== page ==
Rock Art

Day 8. Sunday 12 August.

A disturbed night, partly from anticipation of an early start, partly from heavier weather as we transitted. An early wake up in Vansittart Bay as the anchors banged, rattled and creaked to the bottom and the zodiacs were off-loaded. We were in the first group to go ashore to Jar Island (so named because of the discovery of Chinese pottery shards)to have a welcome to country smoking ceremony, view the rock art and watch some traditional dances. Although cruises have visited here in the past, this was the first time the traditional owners from the Wandjina culture would conduct a welcome to country ceremony. And we smiled at the cultural contrast: the indigenous hosts had arrived for today’s important event in shifts by helicopter.

Because there were more welcomers than expected, the day’s programmed activities were delayed by half an hour, which meant nothing to many, but resulted in the cancellation of this evening’s wine tasting function. We weren’t going anyway.

The zodiacs ferried us the couple of hundred metres from ship to shore, in quite a significant swell. We’d been advised to wear spray jackets – good advice as there was plenty of spray in both directions: T copped it going in, and D had his turn on the return.

The rock art is in what was called the Bradshaw style after the grazier that found it, but is now usually described by its indigenous name as the Gwion Gwion style (the name derives from a small bird with a distinctive call that sounds like ‘gwion’). It’s origins are unknown, as there is no evidence of cultural continuity : the Wandjina, now the traditional owners, disown this art, describing it as ‘rubbish art’.

We’d heard about the mystery of this art: unknown artists, unknown culture, age anywhere between 17000 to 40000 years old, regarded as the oldest depiction of humans in the world. The elongated figures wear long stripped grass garments, tasseled headdress, bracelets, and are painted in fine detail with some kind of brush.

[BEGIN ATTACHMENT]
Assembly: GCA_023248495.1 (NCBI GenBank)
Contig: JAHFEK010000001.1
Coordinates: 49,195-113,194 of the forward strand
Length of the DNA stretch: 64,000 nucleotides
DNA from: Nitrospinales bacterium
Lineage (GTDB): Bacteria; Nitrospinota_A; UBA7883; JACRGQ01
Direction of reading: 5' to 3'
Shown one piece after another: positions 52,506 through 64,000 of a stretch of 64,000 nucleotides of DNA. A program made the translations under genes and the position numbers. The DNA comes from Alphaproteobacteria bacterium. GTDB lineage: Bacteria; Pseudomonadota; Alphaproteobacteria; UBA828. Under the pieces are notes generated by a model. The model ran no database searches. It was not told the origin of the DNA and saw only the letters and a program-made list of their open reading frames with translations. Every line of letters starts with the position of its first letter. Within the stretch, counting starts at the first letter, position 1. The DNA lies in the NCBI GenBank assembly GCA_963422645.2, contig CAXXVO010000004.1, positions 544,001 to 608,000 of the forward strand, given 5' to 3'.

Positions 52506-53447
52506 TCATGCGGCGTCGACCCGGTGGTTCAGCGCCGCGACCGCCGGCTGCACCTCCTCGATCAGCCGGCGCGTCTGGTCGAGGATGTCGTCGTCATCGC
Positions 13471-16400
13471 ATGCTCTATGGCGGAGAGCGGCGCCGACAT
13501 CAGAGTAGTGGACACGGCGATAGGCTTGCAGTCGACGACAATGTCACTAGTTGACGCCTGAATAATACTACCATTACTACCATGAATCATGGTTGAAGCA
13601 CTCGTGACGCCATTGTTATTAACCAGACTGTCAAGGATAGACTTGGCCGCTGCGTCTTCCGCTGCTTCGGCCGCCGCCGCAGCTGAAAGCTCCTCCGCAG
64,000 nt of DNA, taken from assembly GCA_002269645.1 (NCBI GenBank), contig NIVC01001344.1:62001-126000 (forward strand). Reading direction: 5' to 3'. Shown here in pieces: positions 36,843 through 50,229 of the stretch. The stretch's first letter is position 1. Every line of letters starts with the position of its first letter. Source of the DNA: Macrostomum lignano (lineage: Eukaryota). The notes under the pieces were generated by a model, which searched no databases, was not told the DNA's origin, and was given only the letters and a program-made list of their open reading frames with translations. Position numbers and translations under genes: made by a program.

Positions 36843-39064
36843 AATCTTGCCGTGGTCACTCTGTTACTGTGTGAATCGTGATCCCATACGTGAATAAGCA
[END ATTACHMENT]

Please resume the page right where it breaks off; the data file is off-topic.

A visit to a crashed WWII aircraft is on offer in the afternoon, but there is a lack of enthusiasm, due the strengthening winds forecast to be up to 30 km/hour, and with an even heavier swell. Being the hardy adventurous types, we’d both decided to go anyway: the zodiac rides are a lot of fun. It turned out that the wind died down, making the trip quite pleasant. The wreck of the aircraft just reinforced D’s views about the unnatural nature of man’s attempts to fly. The good news is that all crew and passengers survived the crash landing, in better condition than the aircraft.

As we arrived at the site, the ‘boys’ re-enacted the crash story, to the background commentary of a Movietones announcer of the era. Very funny amateur theatrics!

Tonight is the All White Night for dinner: needless to say, we have nothing that is all white, nor even the allowed alternative of black. It coincides with the Officers Dinner, an opportunity to mix and dine with the ship’s officers. T reckons we’ve done more than our share of ‘officer dos’(and we are yet to be invited to join the Captain’s table).

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